- Weltman, Weinberg & Reis Co., LPA, a full-service creditors' rights law firm with over 93 years of client service, is pleased to announce that shareholder Ben Hoen
was recently published in the American Legal & Financial Network (ALFN) ANGLE Magazine
with an article titled, Michigan Court of Appeals Clarifies Foreclosure Redemption Statute
ANGLE is the ALFN’s flagship publication published quarterly. The magazine features in-depth legal analysis of local, state, and federal laws affecting mortgage servicing, bankruptcy, and foreclosure throughout the country. Readers will find member spotlights, state snapshots, infographics, and feature-length articles in each issue of the ANGLE.
In a recent Michigan Court of Appeals decision, the court affirmed that a second-lien foreclosure sale purchaser, and anyone who buys the property from that purchaser, step into the shoes of the mortgagor and has the right to redeem the property from a subsequent senior-lien foreclosure sale purchaser.
In this case, a homeowner took out a first and second mortgage on their property. At some point in time, they stopped paying their second mortgage. The second mortgage lienholder brought a foreclosure action by publication. At the sale, the sheriff struck off the property to a third-party purchaser. Following the sale, the statutory redemption period expired without the homeowner redeeming the property. The third-party purchaser then transferred the property to HP Foreclosure Solution, LLC (“HP”).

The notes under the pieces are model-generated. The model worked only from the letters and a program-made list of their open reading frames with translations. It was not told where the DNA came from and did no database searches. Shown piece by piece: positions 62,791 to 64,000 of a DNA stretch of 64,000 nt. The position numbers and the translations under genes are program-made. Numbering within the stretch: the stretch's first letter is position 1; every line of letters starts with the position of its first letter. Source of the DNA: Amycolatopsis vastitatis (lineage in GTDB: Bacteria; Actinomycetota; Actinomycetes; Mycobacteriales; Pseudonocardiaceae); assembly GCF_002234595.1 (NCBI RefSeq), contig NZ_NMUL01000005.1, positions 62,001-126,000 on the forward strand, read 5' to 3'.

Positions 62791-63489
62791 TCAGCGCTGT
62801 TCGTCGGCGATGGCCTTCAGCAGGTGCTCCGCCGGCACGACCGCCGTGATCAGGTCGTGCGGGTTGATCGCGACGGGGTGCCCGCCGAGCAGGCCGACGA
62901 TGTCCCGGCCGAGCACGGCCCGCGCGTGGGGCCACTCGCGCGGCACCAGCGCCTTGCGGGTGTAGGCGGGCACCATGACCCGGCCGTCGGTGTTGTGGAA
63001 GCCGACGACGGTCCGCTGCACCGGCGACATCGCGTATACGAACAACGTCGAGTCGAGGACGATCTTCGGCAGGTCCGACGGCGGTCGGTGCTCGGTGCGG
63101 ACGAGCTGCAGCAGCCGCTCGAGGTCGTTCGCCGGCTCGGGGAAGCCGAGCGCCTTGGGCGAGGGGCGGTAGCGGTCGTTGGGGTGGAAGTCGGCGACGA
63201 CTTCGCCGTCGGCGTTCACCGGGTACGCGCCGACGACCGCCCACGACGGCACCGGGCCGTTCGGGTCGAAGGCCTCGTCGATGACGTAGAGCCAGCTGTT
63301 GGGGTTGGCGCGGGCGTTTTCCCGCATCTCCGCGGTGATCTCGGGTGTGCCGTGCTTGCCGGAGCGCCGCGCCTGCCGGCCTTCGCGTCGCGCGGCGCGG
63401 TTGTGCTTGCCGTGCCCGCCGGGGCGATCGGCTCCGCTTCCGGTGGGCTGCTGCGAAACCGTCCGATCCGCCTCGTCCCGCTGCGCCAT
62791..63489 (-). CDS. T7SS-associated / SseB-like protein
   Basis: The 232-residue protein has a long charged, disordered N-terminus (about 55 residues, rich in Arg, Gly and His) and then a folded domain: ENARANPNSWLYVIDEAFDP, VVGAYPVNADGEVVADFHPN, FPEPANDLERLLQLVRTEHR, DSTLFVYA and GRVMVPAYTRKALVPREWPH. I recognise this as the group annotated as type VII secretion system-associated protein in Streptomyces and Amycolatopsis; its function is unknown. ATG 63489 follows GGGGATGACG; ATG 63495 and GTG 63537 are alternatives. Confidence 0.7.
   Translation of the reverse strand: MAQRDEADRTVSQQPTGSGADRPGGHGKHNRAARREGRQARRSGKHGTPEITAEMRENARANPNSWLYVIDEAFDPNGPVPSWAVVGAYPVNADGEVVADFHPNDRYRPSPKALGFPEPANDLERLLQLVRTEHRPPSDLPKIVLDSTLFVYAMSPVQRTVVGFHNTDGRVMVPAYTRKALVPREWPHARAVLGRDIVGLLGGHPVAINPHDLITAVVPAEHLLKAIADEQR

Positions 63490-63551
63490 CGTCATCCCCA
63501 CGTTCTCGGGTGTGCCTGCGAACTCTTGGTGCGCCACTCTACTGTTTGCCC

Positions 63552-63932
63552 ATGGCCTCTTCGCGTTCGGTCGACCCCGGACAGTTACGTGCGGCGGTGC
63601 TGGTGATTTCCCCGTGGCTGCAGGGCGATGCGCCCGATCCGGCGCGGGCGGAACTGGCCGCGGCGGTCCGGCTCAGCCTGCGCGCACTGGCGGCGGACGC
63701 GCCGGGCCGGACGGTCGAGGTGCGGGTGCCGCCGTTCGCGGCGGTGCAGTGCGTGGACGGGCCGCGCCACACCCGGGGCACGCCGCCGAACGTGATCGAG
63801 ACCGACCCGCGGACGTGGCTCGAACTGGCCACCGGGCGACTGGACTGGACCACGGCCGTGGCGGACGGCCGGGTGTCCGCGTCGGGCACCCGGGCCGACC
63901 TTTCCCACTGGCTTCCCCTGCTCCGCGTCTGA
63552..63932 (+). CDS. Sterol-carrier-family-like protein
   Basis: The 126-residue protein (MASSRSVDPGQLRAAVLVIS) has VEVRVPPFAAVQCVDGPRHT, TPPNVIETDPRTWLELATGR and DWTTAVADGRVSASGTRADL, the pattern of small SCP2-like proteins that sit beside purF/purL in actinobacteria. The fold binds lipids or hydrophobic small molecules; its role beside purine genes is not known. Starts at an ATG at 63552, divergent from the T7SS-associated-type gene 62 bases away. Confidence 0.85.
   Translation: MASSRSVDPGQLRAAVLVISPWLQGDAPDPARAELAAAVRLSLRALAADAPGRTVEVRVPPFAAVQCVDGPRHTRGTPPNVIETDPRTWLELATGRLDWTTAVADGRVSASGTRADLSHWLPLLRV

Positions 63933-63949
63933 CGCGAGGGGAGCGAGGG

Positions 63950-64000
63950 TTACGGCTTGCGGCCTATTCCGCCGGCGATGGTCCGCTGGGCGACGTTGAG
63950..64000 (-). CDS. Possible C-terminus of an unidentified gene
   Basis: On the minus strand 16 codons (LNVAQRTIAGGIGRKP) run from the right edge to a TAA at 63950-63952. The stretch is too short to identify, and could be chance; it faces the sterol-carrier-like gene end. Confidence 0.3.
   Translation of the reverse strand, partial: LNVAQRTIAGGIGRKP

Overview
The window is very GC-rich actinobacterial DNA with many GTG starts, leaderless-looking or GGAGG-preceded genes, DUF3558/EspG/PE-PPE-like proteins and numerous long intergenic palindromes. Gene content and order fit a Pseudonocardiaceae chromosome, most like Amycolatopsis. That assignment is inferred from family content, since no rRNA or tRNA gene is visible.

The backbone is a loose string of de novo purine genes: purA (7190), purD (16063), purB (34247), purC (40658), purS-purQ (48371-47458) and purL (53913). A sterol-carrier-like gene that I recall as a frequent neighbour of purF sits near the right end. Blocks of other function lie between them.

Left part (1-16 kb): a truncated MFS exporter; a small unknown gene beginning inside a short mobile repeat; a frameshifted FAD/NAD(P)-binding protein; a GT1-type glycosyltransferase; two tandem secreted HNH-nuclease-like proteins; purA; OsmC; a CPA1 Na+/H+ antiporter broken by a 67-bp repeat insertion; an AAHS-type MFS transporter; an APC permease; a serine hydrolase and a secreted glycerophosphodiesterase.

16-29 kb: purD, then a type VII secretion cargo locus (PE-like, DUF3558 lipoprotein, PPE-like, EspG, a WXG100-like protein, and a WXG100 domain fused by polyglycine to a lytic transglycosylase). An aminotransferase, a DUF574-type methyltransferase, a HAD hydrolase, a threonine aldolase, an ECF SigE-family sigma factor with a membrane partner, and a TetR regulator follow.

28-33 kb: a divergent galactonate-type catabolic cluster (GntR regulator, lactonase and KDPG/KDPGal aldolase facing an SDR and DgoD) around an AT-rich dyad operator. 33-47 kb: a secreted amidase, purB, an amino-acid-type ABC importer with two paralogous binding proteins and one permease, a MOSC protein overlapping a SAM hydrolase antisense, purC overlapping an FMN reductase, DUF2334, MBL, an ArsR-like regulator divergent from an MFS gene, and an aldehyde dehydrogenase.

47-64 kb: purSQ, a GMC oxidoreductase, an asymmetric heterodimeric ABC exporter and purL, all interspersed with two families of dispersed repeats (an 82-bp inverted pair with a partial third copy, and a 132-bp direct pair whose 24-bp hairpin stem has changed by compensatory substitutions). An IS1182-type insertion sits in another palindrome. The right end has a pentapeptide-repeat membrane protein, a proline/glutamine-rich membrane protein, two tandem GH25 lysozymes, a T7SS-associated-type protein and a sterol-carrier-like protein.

Several months later, the homeowner also stopped paying their first mortgage, and the first mortgage lienholder brought a foreclosure sale by publication. At the sale, the sheriff struck off the property to a different third-party purchaser. When HP offered a payment to redeem the property from the new purchaser during the statutory redemption period, the new purchaser rejected the payment.
Read the full article and magazine edition by visiting the ALFN website here
. If you have additional questions about this topic, feel free to contact Ben
at any time.
This blog is not a solicitation for business, and it is not intended to constitute legal advice on specific matters, create an attorney-client relationship or be legally binding in any way.